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Kenneth P. v. Saul

United States District Court, N.D. Illinois, Eastern Division

October 8, 2019

KENNETH P., Plaintiff,
ANDREW MARSHALL SAUL, Commissioner of Social Security, Defendant.


          Sunil R. Harjani, United States Magistrate Judge.

         Plaintiff Kenneth P.[1] seeks judicial review of the final decision of the Commissioner of Social Security denying his application for Disability Insurance Benefits and Supplemental Security Income Benefits. Specifically, Kenneth seeks an award of benefits, or in the alternative, a remand to the Commissioner for further proceedings. The Commissioner filed a motion for summary judgment, asking the Court to affirm the ALJ's denial of benefits. For the reasons set forth below, the ALJ's decision is reversed and this case is remanded for further proceedings consistent with this Memorandum Opinion and Order.

         I. BACKGROUND

         Before filing for disability benefits in 2014, Kenneth worked as a mailer and warehouse worker. (R. 302). In 2011, Kenneth was diagnosed with Multiple Sclerosis (MS), after he began experiencing problems with vision, speech, and balance. Id. at 396, 418, 431. Following his diagnosis, Kenneth began taking weekly injections of a medication called Avonex but continued to report issues with balance and vision; he additionally conveyed difficulties with memory, concentration, mood, pain, and weight loss. Id. at 412, 431. At his hearing before the ALJ, Kenneth testified that in 2013 he was fired from his most recent job because his supervisor had to keep reminding him about simple tasks. Id. at 48-49, 68-69. According to Kenneth, his memory “wasn't working like it should.” Id. at 69. After filing for disability benefits, Kenneth was examined and evaluated by several medical professionals.

         Kenneth filed applications for disability benefits and supplemental security income benefits in April of 2014, alleging disability beginning January 26, 2013. (R. 18). Kenneth's claims were initially denied on September 2, 2014, and upon reconsideration on May 22, 2015. Id. Upon Kenneth's written request for a hearing, he appeared and testified at a hearing held on February 1, 2017 before ALJ James D. Wascher. Id. The ALJ also heard testimony from vocational expert Linda Gels. Id. at 36.

         On May 26, 2017, the ALJ issued a decision denying Kenneth's applications for disability benefits and supplemental security income benefits. (R. 29). The opinion followed the required five-step evaluation process. 20 C.F.R. § 404.1520. At step one, the ALJ found that Kenneth had not engaged in substantial gainful activity since January 26, 2013, the alleged onset date. Id. at 20. At step two, the ALJ found that Kenneth had the severe impairments of relapsing and remitting multiple sclerosis, degenerative disc disease of cervical spine, and depressive disorder. Id. At step three, the ALJ determined that Charles did not have an impairment or combination of impairments that met or medically equaled the severity of one of the listed impairments in 20 C.F.R. Part 404, Subpart P, Appendix 1 (20 C.F.R. §§ 404.1520(d), 404.1525, 404.1526, 416.920(d), 416.925, and 416.926). Id. at 21.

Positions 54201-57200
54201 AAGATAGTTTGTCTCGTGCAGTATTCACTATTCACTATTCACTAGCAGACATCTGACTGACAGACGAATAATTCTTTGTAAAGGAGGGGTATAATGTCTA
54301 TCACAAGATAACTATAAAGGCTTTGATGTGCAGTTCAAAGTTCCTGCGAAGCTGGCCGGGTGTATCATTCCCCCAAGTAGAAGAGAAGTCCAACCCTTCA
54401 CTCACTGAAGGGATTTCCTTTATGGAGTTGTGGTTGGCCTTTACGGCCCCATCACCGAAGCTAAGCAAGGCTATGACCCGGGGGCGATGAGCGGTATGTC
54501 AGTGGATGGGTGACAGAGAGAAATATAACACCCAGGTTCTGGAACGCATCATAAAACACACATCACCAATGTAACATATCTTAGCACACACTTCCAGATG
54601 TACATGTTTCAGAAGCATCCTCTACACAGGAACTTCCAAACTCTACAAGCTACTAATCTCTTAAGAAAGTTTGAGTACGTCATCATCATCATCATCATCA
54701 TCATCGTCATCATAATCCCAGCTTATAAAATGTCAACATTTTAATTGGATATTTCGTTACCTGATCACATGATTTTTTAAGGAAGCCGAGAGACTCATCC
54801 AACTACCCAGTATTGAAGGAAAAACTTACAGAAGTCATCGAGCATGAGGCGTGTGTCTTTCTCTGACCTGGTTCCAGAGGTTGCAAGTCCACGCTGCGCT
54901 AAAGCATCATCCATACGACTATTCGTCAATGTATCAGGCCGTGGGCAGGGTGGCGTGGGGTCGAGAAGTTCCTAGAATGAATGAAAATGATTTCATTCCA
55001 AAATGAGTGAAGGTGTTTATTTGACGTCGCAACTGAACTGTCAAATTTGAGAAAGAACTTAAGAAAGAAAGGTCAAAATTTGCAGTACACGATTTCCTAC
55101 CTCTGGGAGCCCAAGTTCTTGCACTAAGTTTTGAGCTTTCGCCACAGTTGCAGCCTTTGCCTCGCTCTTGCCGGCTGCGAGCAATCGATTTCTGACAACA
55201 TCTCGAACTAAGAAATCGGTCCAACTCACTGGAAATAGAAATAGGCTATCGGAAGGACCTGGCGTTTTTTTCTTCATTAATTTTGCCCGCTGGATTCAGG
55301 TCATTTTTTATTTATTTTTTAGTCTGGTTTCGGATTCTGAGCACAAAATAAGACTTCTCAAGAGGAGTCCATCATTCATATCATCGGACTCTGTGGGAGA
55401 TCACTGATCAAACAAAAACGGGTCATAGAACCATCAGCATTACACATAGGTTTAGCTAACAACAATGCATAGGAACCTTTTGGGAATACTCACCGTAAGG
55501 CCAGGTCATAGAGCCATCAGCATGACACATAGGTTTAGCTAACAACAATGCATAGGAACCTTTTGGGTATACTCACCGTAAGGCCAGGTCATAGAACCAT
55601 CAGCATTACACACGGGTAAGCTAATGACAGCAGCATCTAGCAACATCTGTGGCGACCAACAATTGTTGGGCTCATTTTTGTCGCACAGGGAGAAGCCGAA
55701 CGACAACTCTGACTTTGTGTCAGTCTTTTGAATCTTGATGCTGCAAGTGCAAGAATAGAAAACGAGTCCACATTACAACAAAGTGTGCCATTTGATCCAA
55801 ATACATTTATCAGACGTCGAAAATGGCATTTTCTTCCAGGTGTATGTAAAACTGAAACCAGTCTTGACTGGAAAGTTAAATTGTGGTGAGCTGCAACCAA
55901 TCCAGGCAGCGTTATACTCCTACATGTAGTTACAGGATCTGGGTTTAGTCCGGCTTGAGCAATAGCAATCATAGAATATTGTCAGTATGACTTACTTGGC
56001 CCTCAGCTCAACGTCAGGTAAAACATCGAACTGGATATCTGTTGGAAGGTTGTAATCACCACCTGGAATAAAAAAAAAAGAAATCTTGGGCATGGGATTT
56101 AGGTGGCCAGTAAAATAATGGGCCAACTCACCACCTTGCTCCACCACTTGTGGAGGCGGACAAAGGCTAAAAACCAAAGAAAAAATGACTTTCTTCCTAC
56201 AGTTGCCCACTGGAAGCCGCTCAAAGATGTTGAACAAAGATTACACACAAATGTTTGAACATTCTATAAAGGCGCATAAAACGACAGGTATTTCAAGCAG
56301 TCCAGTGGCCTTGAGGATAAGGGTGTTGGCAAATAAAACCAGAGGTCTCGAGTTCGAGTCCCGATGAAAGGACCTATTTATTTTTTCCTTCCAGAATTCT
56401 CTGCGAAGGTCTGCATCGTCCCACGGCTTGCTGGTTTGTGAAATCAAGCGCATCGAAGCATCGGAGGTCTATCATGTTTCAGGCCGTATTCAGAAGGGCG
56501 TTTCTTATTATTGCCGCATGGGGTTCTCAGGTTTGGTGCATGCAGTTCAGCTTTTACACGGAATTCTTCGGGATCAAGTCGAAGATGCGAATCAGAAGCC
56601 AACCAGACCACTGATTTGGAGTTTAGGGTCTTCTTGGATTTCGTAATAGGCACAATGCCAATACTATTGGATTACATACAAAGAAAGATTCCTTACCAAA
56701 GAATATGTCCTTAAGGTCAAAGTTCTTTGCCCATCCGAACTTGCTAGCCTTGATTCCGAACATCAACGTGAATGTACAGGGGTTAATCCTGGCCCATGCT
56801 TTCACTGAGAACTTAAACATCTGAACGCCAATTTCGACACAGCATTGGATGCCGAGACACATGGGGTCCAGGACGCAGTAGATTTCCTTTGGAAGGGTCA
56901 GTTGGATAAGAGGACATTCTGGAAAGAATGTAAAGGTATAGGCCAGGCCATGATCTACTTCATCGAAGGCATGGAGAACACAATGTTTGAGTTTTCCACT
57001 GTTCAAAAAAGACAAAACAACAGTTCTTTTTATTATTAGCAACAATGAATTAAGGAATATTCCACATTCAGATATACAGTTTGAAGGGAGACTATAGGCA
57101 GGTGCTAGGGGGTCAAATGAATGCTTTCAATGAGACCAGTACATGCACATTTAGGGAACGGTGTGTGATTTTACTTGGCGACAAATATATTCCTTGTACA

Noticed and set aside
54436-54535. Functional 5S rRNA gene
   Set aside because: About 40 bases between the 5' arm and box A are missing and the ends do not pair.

The ALJ then concluded that Kenneth retained the residual functional capacity (“RFC”) to perform sedentary work as defined in 20 C.F.R. § 404.1567(a) and 416.967(a), except that he:

can never climb ladders, ropes, or scaffolds, occasionally climb ramps and stairs, occasionally stoop, kneel, crouch, and crawl, frequently reach overhead bilaterally, can have only occasional exposure to extreme cold and extreme heat, must avoid all hazards such as machinery with moving mechanical parts and unprotected heights, only occasional bilateral wrist flexion and extension, and is able to perform simple tasks with no interaction with the public.

(R. 22). Based on this RFC, the ALJ determined at step four that Kenneth could not perform his past relevant work as a warehouse worker and machine feeder. Id. at 27. At step five, the ALJ found that there were jobs that exist in significant numbers in the national economy that Kenneth could perform. Id. at 28-29. Specifically, the ALJ found Kenneth could work as a document repairer, table worker, and touch up screener. Id. at 28. Because of this determination, the ALJ found that Kenneth was not disabled. Id. at 28-29. The Appeals Council denied Kenneth's request for review on April 11, 2018, leaving the ALJ's decision as the final decision of the Commissioner. Id. at 1; McHenry v. Berryhill, 911 F.3d 866, 871 (7th Cir. 2018).